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Migration to CAN FD

In 2011 efforts were made to overcome the existing limits of the Classical CAN in terms of the maximum achievable bit rate – the idea of CAN FD was born. But is it actually worth migrating to CAN FD?

The comparison of protocol framework (Source: ESD Electronics)

The complete article is published in the December issue of the CAN Newsletter magazine 2021. This is just an excerpt.

As with the Classical CAN protocol it was the automotive industry that stood as a driving force behind the development of the CAN FD protocol (CAN with flexible data rate). In cooperation with some other experts Bosch began working on a solution in 2011 to shift the existing limits set by Classical CAN regarding the maximum available bit rate respectively the maximum achievable data throughput. At the same time, it was a declared aim to preserve the proven concepts of Classical CAN, such as real-time bus arbitration, event control, 11-bit and 29-bit CAN-Identifier, and multi-manager capability. Moreover, a high robustness against interference, low power consumption and the use of existing topologies were further advantages that needed to be maintained.

The desired objectives were achieved:

  • Maintaining the Classical CAN concepts of arbitration and confirmation phase as well as error management
  • Increasing the bit rate during the data phase from a maximum of 1 Mbit/s up to 8 Mbit/s and more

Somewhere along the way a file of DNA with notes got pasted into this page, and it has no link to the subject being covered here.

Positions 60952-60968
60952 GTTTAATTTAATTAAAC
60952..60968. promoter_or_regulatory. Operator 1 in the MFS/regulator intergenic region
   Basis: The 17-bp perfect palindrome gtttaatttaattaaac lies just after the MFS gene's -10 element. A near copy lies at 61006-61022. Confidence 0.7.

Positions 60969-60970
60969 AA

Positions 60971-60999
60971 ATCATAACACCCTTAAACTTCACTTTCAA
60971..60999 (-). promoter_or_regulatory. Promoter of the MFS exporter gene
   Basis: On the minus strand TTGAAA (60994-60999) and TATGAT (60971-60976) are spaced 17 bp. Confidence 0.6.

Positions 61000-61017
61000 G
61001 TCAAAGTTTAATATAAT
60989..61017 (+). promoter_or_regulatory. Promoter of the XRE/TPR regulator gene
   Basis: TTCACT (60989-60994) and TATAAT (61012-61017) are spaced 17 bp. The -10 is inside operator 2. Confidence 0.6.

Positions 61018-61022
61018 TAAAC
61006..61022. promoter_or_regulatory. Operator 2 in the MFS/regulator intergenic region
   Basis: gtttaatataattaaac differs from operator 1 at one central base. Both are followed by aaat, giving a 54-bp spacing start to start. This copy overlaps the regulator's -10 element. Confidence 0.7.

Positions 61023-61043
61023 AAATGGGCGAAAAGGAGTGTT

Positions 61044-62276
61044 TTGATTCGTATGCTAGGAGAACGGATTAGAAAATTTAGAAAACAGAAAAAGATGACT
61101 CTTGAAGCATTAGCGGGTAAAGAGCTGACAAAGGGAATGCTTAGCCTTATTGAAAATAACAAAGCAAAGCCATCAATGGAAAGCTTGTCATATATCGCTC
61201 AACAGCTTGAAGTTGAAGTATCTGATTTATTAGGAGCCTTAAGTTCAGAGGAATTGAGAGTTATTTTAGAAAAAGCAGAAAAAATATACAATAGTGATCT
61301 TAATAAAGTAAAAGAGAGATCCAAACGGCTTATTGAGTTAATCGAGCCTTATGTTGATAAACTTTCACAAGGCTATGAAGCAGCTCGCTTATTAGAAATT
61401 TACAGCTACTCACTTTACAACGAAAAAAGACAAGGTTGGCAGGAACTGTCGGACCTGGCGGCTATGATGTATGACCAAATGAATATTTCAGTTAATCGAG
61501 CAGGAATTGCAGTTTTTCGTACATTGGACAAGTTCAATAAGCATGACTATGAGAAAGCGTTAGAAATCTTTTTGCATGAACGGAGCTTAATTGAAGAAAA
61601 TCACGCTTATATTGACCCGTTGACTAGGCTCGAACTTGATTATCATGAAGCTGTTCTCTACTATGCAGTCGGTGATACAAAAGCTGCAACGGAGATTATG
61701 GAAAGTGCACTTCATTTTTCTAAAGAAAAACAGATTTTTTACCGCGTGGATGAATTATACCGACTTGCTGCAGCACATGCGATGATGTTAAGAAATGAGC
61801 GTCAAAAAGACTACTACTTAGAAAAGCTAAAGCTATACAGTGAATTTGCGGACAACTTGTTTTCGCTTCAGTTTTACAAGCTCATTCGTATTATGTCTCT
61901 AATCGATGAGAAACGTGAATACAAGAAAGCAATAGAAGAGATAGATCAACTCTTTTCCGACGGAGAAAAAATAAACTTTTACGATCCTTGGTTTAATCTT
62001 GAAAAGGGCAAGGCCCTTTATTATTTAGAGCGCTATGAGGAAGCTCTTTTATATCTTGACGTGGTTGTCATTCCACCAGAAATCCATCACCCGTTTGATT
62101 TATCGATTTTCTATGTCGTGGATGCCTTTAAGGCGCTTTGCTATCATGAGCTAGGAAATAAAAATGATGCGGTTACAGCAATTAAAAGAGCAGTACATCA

• Increasing the number of transferred data bytes transmitted in a CAN frame from maximum 8 bytes to maximum 64 bytes

The new protocol has been published as an international standard since 2015 with all CAN FD controllers being backwards compatible and still supporting the Classical CAN protocol. A wide range of dedicated CAN FD controllers, micro-controllers with integrated CAN FD interfaces, and FPGA-based (field programmable gate array) solutions are nowadays available.

The data fields in comparison (Source: ESD Electronics)

Protocol details

In Classical CAN the transmission of a frame can be divided roughly into three phases: bus arbitration, data transfer, and confirmation. During all these stages, bits are being transferred with an identical bit rate, while all network participants resynchronize constantly in order to compensate for phase noise and phase drift of independent local oscillators. This is especially important during the arbitration and confirmation phases, since all nodes must be broadcasting simultaneously on the network, and each individual node must be able to compare its sent bit with those of other participants. This property of the Classical CAN protocol determines the physical limits for the maximum possible bit rate or cable length.

The idea behind the CAN FD protocol is to send data with a second, usually much higher bit rate during the data phase. Post-synchronization is suspended during this phase since, due to the principle, there should be only one transmitter on the bus. Furthermore, the payload of a frame has been increased from 8 byte to 64 byte ensuring a considerable improvement in the ratio between protocol and user data. Bit rates with a ratio of 1:4 between arbitration phase and data transfer phase result in an increased net data rate by the factor of 2 up to even 5 depending on the payload size.